By Clark Buckner
Beautiful Losers tests the boundaries between the museum and the street through an exploration of the influence of street-culture in art since the 1980s. Outside, in the windows both along Mission St. and at the entrance to the Yerba Buena Center for the Arts, one sees figures spray-painting the walls that reveal themselves only on second-glance to be mannequins in an untitled installation by Josh Lazcano and Barry McGee. Just inside, skateboard wheels thunder across Free Basin, a swimming pool sized skate-bowl constructed by the art-collective SIMPARCH; and skateboarders, typically relegated to thrashing the steps outside, wander the halls of the museum wearing helmets. On one wall of the front gallery hangs Money to Loan a billboard-sized painting by Margaret Kilgallen that might just as well be found in the Mission’s Clarion Alley. And the show is rich with photo-documents of graffiti projects, including Brian Donnelly’s (aka KAWS) manipulation of telephone booth and bus-stop posters.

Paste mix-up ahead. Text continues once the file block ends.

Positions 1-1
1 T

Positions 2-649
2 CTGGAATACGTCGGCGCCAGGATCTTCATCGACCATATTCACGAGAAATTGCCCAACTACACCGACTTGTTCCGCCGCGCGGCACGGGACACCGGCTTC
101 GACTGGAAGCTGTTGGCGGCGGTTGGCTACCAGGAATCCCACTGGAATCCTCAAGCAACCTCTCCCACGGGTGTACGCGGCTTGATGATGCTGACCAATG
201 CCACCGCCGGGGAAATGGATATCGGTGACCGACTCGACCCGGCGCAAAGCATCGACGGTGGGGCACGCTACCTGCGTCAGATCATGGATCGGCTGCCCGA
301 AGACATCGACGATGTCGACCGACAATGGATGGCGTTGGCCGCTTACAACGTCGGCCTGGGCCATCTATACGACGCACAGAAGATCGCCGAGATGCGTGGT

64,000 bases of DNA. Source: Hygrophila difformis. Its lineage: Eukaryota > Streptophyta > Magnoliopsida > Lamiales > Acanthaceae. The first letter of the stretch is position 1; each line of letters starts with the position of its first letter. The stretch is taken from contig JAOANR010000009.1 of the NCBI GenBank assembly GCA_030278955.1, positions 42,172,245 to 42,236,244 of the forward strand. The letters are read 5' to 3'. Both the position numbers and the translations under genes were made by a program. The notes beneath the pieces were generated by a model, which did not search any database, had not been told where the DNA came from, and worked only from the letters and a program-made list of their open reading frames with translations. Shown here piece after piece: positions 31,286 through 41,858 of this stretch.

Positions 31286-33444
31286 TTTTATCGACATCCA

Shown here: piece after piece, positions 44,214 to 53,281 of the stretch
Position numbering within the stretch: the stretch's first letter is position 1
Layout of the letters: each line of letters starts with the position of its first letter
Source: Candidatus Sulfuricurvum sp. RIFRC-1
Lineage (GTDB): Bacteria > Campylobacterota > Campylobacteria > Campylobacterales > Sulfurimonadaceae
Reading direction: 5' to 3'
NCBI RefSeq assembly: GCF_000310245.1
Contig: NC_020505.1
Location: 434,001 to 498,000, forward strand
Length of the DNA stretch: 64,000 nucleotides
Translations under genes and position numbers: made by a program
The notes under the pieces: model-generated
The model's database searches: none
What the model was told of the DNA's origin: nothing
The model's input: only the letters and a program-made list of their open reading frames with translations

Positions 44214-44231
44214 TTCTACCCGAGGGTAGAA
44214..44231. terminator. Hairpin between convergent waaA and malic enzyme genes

With styles drawn from hip-hop, comic books, and punk, the show establishes a clear connection between street-culture and adolescent rebellion—revealing street art to be produced largely by young people without private spaces of their own, and identifying this defiant energy to be the principal source of its inspiration in contemporary art. Terry Richardson’s pornographic photographs bear the mark of this Oedipal conflict through his obvious enjoyment of their deviance. And Chris Johanson entertains an unreserved childishness in his untitled installation, which presents a cacaphonous circle of video-monitors mounted in a wooden mock-up of a teepee, with adults dressed in monotone jumpers banging chaotically on drums against crayon-colored backgrounds. Johanson’s piece is hilarious (if somewhat silly) and presents a welcome departure from the didactic moralizing, which plagues so much of his painting.
But the emphasis on youth-culture degenerates into mere hipsterism in the work of artists such as Ryan McGinley and pro-skater turned artist Ed Templeton, who present pictures of their purportedly counter-cultural cohorts as if their rock-and-roll lifestyles were enough to make the work compelling. And the work of Templeton and others for corporations including Nike, Geffen Records, and the Gap raises questions concerning street-art’s pretenses to authenticity and the commerce of cool that fuels contemporary capitalism.